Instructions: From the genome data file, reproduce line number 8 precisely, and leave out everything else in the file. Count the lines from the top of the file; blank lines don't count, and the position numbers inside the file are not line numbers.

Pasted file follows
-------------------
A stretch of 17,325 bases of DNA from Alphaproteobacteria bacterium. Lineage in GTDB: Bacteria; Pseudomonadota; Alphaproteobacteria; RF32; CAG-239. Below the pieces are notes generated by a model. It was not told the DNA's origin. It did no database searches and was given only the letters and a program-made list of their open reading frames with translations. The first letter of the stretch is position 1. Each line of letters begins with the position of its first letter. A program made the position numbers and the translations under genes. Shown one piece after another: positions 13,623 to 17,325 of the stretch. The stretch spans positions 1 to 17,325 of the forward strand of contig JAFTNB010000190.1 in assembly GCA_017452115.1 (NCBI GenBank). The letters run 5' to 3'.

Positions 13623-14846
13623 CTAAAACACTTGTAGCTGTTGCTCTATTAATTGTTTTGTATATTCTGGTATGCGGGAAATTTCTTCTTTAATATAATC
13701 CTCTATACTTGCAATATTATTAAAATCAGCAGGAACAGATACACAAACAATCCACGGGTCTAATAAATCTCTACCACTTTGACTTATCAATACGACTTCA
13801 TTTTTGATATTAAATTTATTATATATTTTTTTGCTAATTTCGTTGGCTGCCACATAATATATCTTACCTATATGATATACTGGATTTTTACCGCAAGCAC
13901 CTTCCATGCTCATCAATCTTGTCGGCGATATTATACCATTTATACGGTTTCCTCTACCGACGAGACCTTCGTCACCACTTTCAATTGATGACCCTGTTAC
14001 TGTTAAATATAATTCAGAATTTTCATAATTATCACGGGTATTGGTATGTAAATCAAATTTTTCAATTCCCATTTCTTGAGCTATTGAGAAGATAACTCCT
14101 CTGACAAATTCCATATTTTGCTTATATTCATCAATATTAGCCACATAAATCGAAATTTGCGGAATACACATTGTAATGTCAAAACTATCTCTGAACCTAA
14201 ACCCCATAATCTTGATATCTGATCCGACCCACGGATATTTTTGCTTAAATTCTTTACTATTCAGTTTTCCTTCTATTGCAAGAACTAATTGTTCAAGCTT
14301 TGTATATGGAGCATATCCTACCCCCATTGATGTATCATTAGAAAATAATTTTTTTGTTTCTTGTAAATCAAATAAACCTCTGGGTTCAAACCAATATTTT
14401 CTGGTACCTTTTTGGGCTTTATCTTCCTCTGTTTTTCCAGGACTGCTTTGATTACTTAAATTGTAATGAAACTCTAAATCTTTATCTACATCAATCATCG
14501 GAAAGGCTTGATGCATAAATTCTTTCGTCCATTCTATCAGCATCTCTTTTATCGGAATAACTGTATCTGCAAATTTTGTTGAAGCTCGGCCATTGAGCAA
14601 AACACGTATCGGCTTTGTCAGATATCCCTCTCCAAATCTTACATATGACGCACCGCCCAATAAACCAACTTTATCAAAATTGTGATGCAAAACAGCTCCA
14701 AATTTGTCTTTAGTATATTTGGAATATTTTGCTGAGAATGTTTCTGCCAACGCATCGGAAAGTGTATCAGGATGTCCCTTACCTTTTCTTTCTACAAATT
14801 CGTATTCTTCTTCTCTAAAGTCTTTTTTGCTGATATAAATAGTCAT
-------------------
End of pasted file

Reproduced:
14101 CTGACAAATTCCATATTTTGCTTATATTCATCAATATTAGCCACATAAATCGAAATTTGCGGAATACACATTGTAATGTCAAAACTATCTCTGAACCTAA